For the past two years, the Islamic Society of New Hampshire, which meets in a makeshift mosque above a hair salon in a mini-mall, has invited a London prayer leader to preside over Ramadan. This June, the leader was able to get a visa but was detained in the Boston airport for six hours before he was allowed to come into the United States. Mohammed Ewiess, mosque president, says the imam won’t be returning. “When he left, I said, ‘See you next year,’” says Ewiess. “But he said no, he didn’t think so. What we will do now, I don’t know.”
Several U.S. Muslim leaders told me stories of foreign imams who managed to get visas, but never made it out of the U.S. airport in which they landed. No sooner did they step foot on American soil than they were sent back home by federal authorities citing unspecified “security reasons.” In one case, an imam coming to the U.S. from Egypt with a visa was detained in the St. Louis airport for several hours before being sent back home, according to two Muslim leaders involved in the case. In a couple of other cases, mosque leaders declined to provide details saying they were concerned about political consequences.
Imam Muhammad Musri, president of the Islamic Society of Central Florida, which has 10 member mosques, says that this spring one of his mosques invited an imam from Canada rather than the Middle East as it usually does during Ramadan to avoid problems. But at the last minute, that imam too was refused a visa. (A spokesman for the U.S. State Department declined to comment, saying the agency does not keep a record of the denials of applications for R-1 visas.) “Now, imams overseas are saying they don’t want to come,” Musri adds. “They don’t want to be humiliated at the airport, or to be turned around. Even if they have a visa, they don’t want to bother. So a lot of mosques aren’t even asking anymore.”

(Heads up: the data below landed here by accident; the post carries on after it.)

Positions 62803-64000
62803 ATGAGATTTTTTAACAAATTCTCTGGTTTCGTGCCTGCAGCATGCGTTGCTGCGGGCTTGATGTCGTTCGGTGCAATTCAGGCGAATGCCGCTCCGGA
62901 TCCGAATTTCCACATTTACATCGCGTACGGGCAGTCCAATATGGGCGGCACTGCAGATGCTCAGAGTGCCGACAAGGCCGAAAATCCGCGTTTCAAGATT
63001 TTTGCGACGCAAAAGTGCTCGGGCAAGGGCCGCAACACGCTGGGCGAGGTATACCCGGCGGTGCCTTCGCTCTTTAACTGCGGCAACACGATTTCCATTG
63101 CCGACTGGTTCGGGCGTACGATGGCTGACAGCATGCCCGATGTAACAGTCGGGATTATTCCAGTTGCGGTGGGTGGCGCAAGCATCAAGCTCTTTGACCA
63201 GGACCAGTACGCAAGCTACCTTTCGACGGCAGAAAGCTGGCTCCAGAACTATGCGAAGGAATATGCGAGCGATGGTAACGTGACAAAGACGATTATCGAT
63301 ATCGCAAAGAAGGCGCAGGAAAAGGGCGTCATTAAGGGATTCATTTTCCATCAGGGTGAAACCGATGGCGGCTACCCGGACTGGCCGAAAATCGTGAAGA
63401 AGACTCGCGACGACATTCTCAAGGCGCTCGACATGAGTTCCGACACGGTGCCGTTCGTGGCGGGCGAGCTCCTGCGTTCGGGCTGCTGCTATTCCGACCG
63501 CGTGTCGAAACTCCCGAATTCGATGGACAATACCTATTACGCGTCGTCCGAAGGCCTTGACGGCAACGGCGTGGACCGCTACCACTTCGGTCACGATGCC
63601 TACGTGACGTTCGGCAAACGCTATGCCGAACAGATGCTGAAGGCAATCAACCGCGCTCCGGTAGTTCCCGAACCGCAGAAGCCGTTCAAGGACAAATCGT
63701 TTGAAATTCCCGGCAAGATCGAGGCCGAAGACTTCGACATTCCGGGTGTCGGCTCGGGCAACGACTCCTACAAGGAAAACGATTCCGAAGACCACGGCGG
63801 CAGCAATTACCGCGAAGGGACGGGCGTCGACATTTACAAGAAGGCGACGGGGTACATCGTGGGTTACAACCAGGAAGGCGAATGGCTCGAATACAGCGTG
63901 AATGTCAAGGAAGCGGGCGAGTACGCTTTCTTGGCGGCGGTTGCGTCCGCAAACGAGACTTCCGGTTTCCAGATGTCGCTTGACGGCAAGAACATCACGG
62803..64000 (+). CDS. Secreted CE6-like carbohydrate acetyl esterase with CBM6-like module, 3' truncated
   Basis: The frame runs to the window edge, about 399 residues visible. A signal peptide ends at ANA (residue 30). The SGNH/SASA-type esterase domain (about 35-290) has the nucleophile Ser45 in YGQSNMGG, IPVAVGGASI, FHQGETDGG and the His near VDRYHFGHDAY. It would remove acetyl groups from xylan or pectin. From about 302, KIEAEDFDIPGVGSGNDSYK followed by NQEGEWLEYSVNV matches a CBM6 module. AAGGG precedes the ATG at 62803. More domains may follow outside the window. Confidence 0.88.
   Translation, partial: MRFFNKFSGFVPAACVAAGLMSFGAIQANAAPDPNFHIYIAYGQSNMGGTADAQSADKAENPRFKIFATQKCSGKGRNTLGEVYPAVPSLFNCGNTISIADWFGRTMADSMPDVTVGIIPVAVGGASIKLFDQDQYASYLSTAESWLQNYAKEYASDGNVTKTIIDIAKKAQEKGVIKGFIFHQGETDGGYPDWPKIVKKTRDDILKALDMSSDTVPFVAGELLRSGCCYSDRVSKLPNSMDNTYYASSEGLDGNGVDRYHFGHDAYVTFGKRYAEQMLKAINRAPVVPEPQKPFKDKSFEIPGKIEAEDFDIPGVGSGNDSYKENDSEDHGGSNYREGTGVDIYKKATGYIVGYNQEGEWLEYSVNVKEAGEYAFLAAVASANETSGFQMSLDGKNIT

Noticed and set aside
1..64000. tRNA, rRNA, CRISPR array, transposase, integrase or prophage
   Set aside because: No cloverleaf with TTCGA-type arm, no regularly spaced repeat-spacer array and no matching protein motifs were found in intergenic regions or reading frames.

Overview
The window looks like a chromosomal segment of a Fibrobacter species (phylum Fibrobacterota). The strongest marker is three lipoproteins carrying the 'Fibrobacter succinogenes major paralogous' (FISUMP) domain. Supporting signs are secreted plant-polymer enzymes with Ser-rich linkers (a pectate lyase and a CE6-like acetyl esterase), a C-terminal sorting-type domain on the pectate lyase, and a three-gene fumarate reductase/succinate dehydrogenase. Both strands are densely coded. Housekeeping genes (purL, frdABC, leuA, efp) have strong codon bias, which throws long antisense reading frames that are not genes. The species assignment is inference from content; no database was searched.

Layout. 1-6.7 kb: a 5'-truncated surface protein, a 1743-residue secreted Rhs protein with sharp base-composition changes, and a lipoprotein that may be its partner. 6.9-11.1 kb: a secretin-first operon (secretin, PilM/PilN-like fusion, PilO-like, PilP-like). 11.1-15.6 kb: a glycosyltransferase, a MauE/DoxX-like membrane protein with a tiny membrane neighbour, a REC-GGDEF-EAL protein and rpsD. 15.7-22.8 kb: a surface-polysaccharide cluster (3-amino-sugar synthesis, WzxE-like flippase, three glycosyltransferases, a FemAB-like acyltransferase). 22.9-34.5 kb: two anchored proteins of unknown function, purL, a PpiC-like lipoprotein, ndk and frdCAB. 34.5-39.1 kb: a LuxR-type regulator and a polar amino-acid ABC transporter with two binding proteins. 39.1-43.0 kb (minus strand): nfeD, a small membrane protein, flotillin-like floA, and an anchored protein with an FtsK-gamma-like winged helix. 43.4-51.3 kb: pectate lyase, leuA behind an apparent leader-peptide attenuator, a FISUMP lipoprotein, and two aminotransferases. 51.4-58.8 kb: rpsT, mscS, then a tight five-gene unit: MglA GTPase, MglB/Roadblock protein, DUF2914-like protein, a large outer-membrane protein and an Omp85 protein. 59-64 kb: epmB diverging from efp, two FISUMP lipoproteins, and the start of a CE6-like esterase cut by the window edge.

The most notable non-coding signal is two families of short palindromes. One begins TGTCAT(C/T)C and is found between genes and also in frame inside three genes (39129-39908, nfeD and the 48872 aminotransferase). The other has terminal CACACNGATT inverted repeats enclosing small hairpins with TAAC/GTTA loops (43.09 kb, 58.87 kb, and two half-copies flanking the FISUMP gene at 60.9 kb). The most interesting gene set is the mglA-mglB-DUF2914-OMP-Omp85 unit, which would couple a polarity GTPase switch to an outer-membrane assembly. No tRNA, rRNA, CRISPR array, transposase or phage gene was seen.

For Muslim leaders, the aggravated imam shortage is partly an inconvenience that has them scrambling on Friday mornings. But many are alarmed that the larger consequence of a lack of stable leadership in the mosque will push Muslim Americans—especially young ones—towards radicalization. Absent a spiritual leader, and specifically one versed in American ways, they may turn to roaming the internet just as many ISIS converts have been known to do.
To be sure, that fear has yet to materialize. So far this year the number of cases of ISIS-related terrorism in the U.S. has declined by about one third, according to the U.S. Department of Justice reports. Experts attribute the decline largely to counterterrorism efforts at home and the disruption of ISIS’s organization abroad.
Lorenzo Vidino, director of George Washington University’s Program on Extremism, questions whether the imam shortage would lead to violence. He says that extremists rarely spring from a mosque community, but are more often lone wolves or Muslim converts with little understanding of the Islamic faith. While some imams may have dissuaded a few potential terrorists, Vidino adds, it is difficult to prove. “I think it’s a bit of a simplistic narrative to say that imams serve as a bulwark against radicalization,” says Vidino. “No one denies that an imam might do that, but it’s very hard to prove. It’s like proving a negative. How would anyone know if an incident hadn’t occurred?”
Plus, some violent extremists attended mosques where imams were present before they strayed to violence, indicating that such leadership is not always a sufficient deterrent. The Boston Marathon bomber, Tamerlan Tsarnaev, for example, attended the Prospect Street mosque in Cambridge, Massachusetts, before he stopped attending in 2012, one year before the attack. So, too, Syed Farook, one of the shooters in the San Bernardino massacre, was a devout Muslim who attended mosque regularly until he stopped shortly before the assault.
But in both of those cases, the perpetrators were individuals who felt disconnected from American cultural life. And some experts believe that the imam shortage could exacerbate that alienation, resulting in further radicalization.